This report is the result of two and a half years work within the TIE-ENERGIA project “Turning Information into Empowerment: Strengthening Gender and Energy Networking in Africa”. It pulled together the efforts of organisations working in 12 countries in sub-Saharan Africa that are part of the ENERGIA Africa Gender and Energy Network, an informal network of governmental, non-governmental and research organisations working on energy and sustain- able development issues in the region, who share agreed principles on gender, women’s empowerment and sustainable development. The challenge was to strengthen the human and institutional capacities in the region to mainstream gender in projects, programmes and policies.
Energy services play a critical role across the whole spectrum of development activities and are a powerful engine for social and economic growth and for poverty reduction. Indeed, increased access to reliable, affordable energy services can totally change the way the rural poor, and in particular women, organise their time and lives, and can be a powerful means for them to combat the social and economic threats that hamper achieving human security at the individual level. There is a growing consensus that energy has to be factored into development processes if the living conditions of poor women and men are to be properly understood and improved. In sub-Saharan Africa, inadequate access to modern energy is both a determinant and a manifestation of rural poverty and inequitable gender relations. Mainstream energy policies have in- adequately addressed the role of energy as a driver of development and largely ignored the critical roles that rural women play in energy systems. Most energy projects and programmes do not apply a gender-sensitive approach in design, implementation or monitoring; resulting in interventions that do not address poor rural women’s needs at all, or at best only address them marginally.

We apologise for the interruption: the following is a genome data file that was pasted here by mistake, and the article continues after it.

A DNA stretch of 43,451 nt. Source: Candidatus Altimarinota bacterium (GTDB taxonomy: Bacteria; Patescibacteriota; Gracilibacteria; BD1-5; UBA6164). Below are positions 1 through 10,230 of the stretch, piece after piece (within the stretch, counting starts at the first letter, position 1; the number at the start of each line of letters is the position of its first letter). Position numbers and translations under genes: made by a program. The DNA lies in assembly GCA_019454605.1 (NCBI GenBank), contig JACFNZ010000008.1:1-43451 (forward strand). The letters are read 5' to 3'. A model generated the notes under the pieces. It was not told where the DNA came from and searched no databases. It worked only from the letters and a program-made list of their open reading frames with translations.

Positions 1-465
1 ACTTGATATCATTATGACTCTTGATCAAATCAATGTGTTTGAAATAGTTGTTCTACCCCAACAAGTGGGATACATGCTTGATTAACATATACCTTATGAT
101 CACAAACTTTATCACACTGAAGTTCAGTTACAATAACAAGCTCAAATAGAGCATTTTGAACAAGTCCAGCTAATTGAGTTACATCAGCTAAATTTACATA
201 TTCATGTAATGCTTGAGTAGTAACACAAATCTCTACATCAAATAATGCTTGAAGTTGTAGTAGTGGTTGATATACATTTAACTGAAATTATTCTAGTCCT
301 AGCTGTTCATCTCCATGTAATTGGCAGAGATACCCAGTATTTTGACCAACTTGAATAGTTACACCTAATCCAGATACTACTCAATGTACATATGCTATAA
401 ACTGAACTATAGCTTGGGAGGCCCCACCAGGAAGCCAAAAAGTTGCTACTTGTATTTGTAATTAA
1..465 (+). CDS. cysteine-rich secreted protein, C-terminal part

To address such a failure requires a substantial increase in human and institu- tional capacities, and commitment to mainstreaming gender in the energy and development sectors in sub-Saharan Africa, in ways that foster change in how interests are articulated, resources are managed and power exercised. TIE- ENERGIA has made an important contribution to this objective: by making available generic gender and energy training packages specifically designed for the energy sector; by training over 260 energy and development practitioners in twelve countries in the region on how to integrate gender into projects, programmes and policies; by validating forward-looking action plans developed as a results of gender audits of national energy polices in Kenya, Senegal and Botswana and through the global dissemination of outputs and results.
Key outcomes of the action have been:
- Enhanced resources/capabilities to mainstream gender in energy policies and programmes across sub-Saharan Africa.
- Distinct changes in perceptions and commitments as to why it is important to integrate gender and energy, especially among the institutions and Ministries involved in the audits.
- Behavioural changes in institutions regarding the need to raise awareness and also incorporate best practice so that gender in mainstreamed.
TIE-ENERGIA has been pioneering in laying the groundwork for mainstream- ing energy and gender with a comprehensive capacity-building initiative across Africa in terms of the scope and the practitioners targeted. Gender-sensitive energy policies and programmes fostered by this action are expected to target disadvantaged groups among target populations, and improve the design and efficiency of implementation and thereby the outcomes of energy programme and projects.